Fifth Quarter of Decline for the Semiconductor Market Continues Worrying Trend

The semiconductor market experienced a decrease in revenue for five consecutive quarters from 2022 through to the first quarter of 2023. According to Omdia, this is the longest period of decline recorded since it began tracking the market in 2002. The revenue in the Q1’23 settled at $120.5 billion, down 9% from 4Q’22. This decline was preceded by a period of growth between the fourth quarter of 4Q’20 and 4Q’21, during which the market reached record revenues each quarter due to the increased demand triggered by the global pandemic.

Two significant components of the semiconductor market, memory and microprocessor units (MPUs), have been major contributors to this recent decline. The MPU market size reduced to $13.1 billion in Q1’23, just 65% of its size from Q1’22 when it was $20 billion. The memory market was hit harder, with Q1’23 figures coming in at $19.3 billion, just 44% of the market in Q1’22 when it was $43.6 billion. The combined decline of these two markets was 19% in Q1’23, which greatly contributed to the overall 9% quarter-over-quarter (QoQ) decrease in the semiconductor market.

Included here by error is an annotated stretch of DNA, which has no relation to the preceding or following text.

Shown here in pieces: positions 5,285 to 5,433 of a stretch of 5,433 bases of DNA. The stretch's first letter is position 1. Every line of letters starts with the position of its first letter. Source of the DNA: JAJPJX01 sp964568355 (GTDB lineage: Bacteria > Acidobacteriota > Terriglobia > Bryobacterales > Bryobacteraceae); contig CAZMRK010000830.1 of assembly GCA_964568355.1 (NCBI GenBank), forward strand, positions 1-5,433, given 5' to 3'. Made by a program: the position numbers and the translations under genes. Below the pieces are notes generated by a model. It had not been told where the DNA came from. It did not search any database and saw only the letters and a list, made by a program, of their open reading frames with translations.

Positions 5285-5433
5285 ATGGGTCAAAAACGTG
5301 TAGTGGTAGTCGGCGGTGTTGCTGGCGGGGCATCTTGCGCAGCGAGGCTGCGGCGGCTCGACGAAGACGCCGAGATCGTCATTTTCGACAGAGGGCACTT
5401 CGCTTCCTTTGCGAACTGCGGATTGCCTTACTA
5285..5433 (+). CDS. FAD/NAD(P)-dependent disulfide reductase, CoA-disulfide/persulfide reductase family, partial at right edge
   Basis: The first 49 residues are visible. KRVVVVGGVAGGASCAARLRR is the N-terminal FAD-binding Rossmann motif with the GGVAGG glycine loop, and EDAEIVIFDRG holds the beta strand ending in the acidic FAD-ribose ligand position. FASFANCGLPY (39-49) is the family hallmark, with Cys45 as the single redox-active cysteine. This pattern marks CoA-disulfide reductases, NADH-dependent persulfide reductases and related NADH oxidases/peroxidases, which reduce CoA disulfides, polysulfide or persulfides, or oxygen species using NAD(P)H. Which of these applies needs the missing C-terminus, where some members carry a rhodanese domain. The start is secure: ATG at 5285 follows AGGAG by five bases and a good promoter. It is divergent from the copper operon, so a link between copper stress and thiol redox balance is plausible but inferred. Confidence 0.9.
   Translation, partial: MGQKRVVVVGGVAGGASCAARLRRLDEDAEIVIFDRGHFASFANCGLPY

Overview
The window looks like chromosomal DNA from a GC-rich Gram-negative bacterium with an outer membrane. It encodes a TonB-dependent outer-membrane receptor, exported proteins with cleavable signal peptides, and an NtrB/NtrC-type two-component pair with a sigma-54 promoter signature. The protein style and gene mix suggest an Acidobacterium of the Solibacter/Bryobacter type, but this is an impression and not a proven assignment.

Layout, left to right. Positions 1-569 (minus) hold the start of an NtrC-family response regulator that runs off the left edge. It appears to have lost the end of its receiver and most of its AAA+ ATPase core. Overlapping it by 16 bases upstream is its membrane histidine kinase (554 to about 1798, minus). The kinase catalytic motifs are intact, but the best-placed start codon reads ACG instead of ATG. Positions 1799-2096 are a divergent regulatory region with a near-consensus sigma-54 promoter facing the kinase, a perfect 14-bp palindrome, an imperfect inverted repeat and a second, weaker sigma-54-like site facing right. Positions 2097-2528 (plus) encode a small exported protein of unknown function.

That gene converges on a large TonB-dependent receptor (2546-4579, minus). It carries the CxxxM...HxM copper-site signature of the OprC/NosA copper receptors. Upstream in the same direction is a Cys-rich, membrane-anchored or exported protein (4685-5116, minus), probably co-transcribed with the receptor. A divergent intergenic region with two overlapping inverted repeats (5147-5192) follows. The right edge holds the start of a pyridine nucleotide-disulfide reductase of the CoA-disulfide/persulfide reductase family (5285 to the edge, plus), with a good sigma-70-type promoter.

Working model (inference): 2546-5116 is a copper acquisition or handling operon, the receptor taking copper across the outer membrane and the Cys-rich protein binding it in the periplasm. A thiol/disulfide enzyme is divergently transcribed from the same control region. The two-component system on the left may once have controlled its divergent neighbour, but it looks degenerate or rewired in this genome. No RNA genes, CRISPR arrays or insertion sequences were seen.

The market is currently suffering from a lack of demand that has led to decreasing average selling prices (ASPs) for many semiconductor components. Despite this, there is still demand for semiconductors in the area of generative AI. Nvidia, a company leading in this area, has experienced strong revenue growth, standing out in contrast to the general decline in the semiconductor market. However, other semiconductor companies have yet to make similar strides in this niche.

The downturn in the memory market over the last three quarters has led to a shift in the market share rankings among semiconductor companies. A year ago, three of the top five companies by revenue were memory companies: Samsung, SK Hynix, and Micron. As of the Q1’23, only Samsung remains in the top ten. The last time both SK Hynix and Micron were not included in the top ten rankings was in 2008, illustrating the current struggles faced by memory-focused semiconductor companies.

Nvidia and Infineon were two companies highlighted for their strong performance despite the market downturn. Nvidia’s financial results exceeded estimates due to the robust demand for their generative AI chips. Infineon also moved into the top ten rankings this year following an 11% increase QoQ, driven largely by its strength in the automotive sector.